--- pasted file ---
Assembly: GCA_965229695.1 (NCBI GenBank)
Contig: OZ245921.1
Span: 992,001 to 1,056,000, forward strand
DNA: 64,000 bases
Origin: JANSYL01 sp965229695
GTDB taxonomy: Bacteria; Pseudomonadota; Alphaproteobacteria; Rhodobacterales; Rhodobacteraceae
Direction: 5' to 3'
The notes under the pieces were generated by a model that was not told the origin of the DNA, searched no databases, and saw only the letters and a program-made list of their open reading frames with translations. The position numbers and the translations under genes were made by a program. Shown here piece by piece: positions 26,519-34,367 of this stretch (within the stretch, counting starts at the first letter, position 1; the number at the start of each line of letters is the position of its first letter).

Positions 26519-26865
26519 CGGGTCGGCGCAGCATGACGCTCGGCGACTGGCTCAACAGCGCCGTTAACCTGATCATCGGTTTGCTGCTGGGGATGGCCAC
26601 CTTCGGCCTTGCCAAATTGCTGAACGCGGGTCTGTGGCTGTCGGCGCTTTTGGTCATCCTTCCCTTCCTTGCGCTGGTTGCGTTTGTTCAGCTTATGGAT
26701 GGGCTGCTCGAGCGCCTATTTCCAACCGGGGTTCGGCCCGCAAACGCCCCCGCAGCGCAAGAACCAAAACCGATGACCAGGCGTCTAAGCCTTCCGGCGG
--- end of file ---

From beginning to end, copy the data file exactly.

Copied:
Assembly: GCA_965229695.1 (NCBI GenBank)
Contig: OZ245921.1
Span: 992,001 to 1,056,000, forward strand
DNA: 64,000 bases
Origin: JANSYL01 sp965229695
GTDB taxonomy: Bacteria; Pseudomonadota; Alphaproteobacteria; Rhodobacterales; Rhodobacteraceae
Direction: 5' to 3'
The notes under the pieces were generated by a model that was not told the origin of the DNA, searched no databases, and saw only the letters and a program-made list of their open reading frames with translations. The position numbers and the translations under genes were made by a program. Shown here piece by piece: positions 26,519-34,367 of this stretch (within the stretch, counting starts at the first letter, position 1; the number at the start of each line of letters is the position of its first letter).

Positions 26519-26865
26519 CGGGTCGGCGCAGCATGACGCTCGGCGACTGGCTCAACAGCGCCGTTAACCTGATCATCGGTTTGCTGCTGGGGATGGCCAC
26601 CTTCGGCCTTGCCAAATTGCTGAACGCGGGTCTGTGGCTGTCGGCGCTTTTGGTCATCCTTCCCTTCCTTGCGCTGGTTGCGTTTGTTCAGCTTATGGAT
26701 GGGCTGCTCGAGCGCCTATTTCCAACCGGGGTTCGGCCCGCAAACGCCCCCGCAGCGCAAGAACCAAAACCGATGACCAGGCGTCTAAGCCTTCCGGCGG